The Rainbow Warrior II was making a last-minute trip around the peninsula of South Korea. She had just completed testing for nuclear radiation in the ocean off Fukushima, Japan, and there was just a small window of time before she was due back in Taiwan. The stars had aligned for the Rainbow Warrior to help launch the newest office of Greenpeace East Asia in Seoul, as well as Greenpeace’s anti-nuclear campaign there.
The trip would also be a bittersweet one - the final campaign of the Rainbow Warrior II before she retires from the seas in a little over a month to make way for the launch of the Rainbow Warrior III in the fall.
They had already secured a photographer for the voyage; now I would be joining the ship as a videographer to document her last campaign. I could not have been more excited to be part of this historical moment.
Two weeks later, as I made my way through port security at Gate 1 of the pier in Incheon, South Korea, weighed down with video camera gear, I caught my first glimpse of the famed flagship.
“Isn’t she beautiful?” asked Simon, the ship photographer from Singapore who had loved the Rainbow Warrior since his youth. He relieved me of my tripod as we made our way to the ship. And she was. Simon started to explain some of the things I would see and do on board, but my attention was focused on the ship itself, docked about 100 meters away. The early evening light played off the shiny green exterior, somehow perfectly illuminating her name so that it glowed. I tuned back into the conversation as Simon informed me, “Katie will show you your bunk. She’s the one with covered in piercings and tattoos.”
Katie, a lovely volunteer deckhand, is one of the 14 individuals that make up a crew as international and inspiring as the Greenpeace organization itself. Hailing from countries like Spain, South Africa, Ghana, UK, India, Thailand, New Zealand, Canada and the Netherlands, many crew members have been sailing with Greenpeace for decades. They are as dedicated to the actual ships themselves as they are to the environmental missions; for many of them, the Rainbow Warrior is very much “home.” Like any other home, the Rainbow Warrior’s walls not only protect against external elements, but contain more than 20 years of history: the history of a family at sea, a family with constantly changing faces but always the same heart.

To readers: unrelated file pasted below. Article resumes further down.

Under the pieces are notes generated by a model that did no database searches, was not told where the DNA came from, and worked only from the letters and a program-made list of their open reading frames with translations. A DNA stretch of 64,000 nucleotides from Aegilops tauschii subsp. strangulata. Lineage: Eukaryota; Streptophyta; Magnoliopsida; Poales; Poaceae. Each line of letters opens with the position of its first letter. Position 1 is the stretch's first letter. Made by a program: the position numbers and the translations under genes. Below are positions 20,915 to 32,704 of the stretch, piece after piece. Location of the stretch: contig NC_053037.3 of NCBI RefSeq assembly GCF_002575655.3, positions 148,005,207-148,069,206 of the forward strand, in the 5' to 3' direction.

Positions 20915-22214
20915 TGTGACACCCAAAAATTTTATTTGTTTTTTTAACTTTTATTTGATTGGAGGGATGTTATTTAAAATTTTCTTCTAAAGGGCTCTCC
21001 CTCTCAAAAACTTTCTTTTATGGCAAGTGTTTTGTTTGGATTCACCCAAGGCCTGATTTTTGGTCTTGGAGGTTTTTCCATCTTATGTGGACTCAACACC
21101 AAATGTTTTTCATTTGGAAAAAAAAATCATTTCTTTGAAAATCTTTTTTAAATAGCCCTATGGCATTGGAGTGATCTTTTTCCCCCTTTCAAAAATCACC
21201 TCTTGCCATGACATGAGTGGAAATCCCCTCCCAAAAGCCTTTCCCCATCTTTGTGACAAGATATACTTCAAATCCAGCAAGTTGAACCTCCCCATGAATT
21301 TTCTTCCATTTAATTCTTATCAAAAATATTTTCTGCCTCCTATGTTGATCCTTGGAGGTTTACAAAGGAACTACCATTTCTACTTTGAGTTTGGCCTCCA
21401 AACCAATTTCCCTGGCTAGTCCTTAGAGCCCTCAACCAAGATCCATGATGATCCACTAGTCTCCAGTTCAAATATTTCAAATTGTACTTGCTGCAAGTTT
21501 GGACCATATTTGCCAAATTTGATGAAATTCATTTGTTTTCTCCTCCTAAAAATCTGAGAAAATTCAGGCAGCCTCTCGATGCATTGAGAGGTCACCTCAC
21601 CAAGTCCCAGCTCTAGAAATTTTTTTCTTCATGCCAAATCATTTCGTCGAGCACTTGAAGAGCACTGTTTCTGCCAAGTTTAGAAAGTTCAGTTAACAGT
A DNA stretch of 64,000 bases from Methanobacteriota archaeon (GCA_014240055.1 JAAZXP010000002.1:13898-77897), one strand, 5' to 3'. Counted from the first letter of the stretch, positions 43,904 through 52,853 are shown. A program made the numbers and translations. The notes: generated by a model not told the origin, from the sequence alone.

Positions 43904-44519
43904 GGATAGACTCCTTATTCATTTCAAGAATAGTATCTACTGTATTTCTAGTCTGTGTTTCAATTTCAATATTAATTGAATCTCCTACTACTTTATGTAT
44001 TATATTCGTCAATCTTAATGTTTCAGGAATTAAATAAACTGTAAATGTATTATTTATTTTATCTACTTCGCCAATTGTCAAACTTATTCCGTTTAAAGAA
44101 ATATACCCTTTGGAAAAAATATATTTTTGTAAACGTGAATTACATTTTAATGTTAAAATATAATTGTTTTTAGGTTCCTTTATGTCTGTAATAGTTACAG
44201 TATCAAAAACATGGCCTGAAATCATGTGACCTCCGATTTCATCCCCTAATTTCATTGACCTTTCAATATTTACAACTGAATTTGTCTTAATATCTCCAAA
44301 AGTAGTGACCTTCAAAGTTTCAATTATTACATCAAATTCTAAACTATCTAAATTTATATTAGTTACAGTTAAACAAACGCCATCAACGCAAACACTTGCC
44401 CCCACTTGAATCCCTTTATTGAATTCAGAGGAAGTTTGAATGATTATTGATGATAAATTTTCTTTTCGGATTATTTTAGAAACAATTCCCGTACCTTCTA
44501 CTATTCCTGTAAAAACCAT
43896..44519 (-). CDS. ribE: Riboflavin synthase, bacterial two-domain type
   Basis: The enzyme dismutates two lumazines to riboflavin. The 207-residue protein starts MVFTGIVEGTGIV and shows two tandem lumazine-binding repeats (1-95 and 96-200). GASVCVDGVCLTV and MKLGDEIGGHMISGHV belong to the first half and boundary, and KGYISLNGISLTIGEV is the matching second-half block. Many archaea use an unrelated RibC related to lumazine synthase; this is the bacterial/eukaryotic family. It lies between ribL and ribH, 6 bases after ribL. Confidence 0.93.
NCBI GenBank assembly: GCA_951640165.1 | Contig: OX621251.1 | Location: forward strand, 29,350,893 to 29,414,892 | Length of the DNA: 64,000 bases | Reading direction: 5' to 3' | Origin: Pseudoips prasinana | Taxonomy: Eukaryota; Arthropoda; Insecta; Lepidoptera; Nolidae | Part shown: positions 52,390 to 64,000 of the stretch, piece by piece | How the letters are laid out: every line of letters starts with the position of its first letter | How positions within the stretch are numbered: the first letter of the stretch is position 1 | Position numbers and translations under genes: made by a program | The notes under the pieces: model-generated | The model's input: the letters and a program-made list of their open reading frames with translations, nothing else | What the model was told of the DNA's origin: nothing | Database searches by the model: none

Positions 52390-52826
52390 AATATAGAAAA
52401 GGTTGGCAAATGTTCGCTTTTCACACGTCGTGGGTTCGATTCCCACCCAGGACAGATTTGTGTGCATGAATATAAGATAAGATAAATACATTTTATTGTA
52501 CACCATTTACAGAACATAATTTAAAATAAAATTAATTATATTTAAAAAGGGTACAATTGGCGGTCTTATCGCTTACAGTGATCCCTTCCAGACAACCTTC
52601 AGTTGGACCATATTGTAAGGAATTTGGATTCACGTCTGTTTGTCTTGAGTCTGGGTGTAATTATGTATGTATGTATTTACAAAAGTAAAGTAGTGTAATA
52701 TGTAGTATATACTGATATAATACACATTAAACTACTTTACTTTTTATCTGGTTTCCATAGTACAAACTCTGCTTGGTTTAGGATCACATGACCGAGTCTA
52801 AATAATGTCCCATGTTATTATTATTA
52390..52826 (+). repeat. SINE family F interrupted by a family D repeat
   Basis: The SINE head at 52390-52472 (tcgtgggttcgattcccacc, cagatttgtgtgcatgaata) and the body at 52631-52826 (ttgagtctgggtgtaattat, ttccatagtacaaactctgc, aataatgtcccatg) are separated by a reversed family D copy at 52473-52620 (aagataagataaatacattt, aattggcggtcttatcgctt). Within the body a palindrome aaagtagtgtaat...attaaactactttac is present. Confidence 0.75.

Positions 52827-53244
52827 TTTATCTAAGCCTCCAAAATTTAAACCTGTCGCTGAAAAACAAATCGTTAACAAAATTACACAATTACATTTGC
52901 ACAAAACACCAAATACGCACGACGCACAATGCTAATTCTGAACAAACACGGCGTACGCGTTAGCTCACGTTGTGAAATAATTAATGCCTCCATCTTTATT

Adorning the old walls are colorful paintings and other creative depictions of the ship, and the souvenirs from her global adventures beg for their stories to be told. But I always find my eyes gravitating toward the photographs of ships past and present that line the hallway leading from the deck entrance to the mess.
In fact, each walk through takes more time than it should. The urgency of whatever purpose I had is forgotten with a glance at the black and white photograph of a bearded man who once celebrated his January birthday with a bath on deck, somewhere off the coast of Antarctica. Photographer Fernando Pereira is remembered alongside images of the original Rainbow Warrior after the blast that killed him and sent her to a Maori burial at sea. A collection of snapshots of the Phyllis Cormack and the anti-hero hippies that chartered her on that fateful day in 1971 provides a philosophical anchor for a ship mandated to sail the world to “bear witness” to attacks on the environment.
Kira in action: documenting the first action of the campaign in Yeongwang
Less than 48 hours after I arrived, we set sail for our first destination. All hands were on deck as anchors were raised, lines were pulled in and we were guided out of port. The blue skies faded with the horizon, and a fog rolled in to wrap the ship in a thick blanket. Hans, a volunteer doctor from the Netherlands bundled in a warm winter coat and pants, stood watch outside the bridge in the wet grey haze. Inside the bridge, Captain Mike, who has sailed with Greenpeace for more years than can be counted on two hands, concentrated on a monitor tracking other ships. From all appearances it could have been mistaken for a celestial map, and the mistake would not have been so far-fetched – in the few hours since we had departed from shore, it felt as though we had entered our own little world.
With the fog hampering most plans for work, those off duty retreated to their own little corners, having long since learned to enjoy the downtime as it would become increasingly less frequent as the trip progresses. Some disappeared into their rooms, while others congregated in the mess, playing music and chatting. Later that night, we were rocked to sleep by the waves, as we continued to sail into the darkness.
As I settled in over the past few days and learned more about this floating marvel called the Rainbow Warrior II, something occurred to me. The ship’s glow I had seen upon my arrival was more than the reflection of the setting sun. It also came from within.
- Kira Leinonen